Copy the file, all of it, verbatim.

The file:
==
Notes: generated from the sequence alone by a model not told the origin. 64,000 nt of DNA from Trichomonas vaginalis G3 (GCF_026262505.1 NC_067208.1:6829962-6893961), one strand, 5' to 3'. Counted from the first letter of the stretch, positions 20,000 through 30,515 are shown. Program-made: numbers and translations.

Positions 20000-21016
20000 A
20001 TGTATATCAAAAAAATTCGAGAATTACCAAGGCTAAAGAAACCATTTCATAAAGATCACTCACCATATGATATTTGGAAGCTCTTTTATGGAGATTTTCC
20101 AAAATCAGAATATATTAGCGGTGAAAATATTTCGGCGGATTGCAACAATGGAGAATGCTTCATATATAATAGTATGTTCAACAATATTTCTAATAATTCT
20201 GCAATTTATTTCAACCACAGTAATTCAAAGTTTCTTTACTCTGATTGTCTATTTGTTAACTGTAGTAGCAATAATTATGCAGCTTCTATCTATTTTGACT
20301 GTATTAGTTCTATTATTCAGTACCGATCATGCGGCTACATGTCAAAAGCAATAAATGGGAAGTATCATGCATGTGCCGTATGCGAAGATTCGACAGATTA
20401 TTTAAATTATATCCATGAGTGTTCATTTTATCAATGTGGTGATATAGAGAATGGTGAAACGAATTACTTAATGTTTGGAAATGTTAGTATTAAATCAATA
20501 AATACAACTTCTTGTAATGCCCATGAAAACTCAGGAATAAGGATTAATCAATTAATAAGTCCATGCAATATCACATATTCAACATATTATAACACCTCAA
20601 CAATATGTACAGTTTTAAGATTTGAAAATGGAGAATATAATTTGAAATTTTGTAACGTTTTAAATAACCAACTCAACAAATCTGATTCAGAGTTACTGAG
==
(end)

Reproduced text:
Notes: generated from the sequence alone by a model not told the origin. 64,000 nt of DNA from Trichomonas vaginalis G3 (GCF_026262505.1 NC_067208.1:6829962-6893961), one strand, 5' to 3'. Counted from the first letter of the stretch, positions 20,000 through 30,515 are shown. Program-made: numbers and translations.

Positions 20000-21016
20000 A
20001 TGTATATCAAAAAAATTCGAGAATTACCAAGGCTAAAGAAACCATTTCATAAAGATCACTCACCATATGATATTTGGAAGCTCTTTTATGGAGATTTTCC
20101 AAAATCAGAATATATTAGCGGTGAAAATATTTCGGCGGATTGCAACAATGGAGAATGCTTCATATATAATAGTATGTTCAACAATATTTCTAATAATTCT
20201 GCAATTTATTTCAACCACAGTAATTCAAAGTTTCTTTACTCTGATTGTCTATTTGTTAACTGTAGTAGCAATAATTATGCAGCTTCTATCTATTTTGACT
20301 GTATTAGTTCTATTATTCAGTACCGATCATGCGGCTACATGTCAAAAGCAATAAATGGGAAGTATCATGCATGTGCCGTATGCGAAGATTCGACAGATTA
20401 TTTAAATTATATCCATGAGTGTTCATTTTATCAATGTGGTGATATAGAGAATGGTGAAACGAATTACTTAATGTTTGGAAATGTTAGTATTAAATCAATA
20501 AATACAACTTCTTGTAATGCCCATGAAAACTCAGGAATAAGGATTAATCAATTAATAAGTCCATGCAATATCACATATTCAACATATTATAACACCTCAA
20601 CAATATGTACAGTTTTAAGATTTGAAAATGGAGAATATAATTTGAAATTTTGTAACGTTTTAAATAACCAACTCAACAAATCTGATTCAGAGTTACTGAG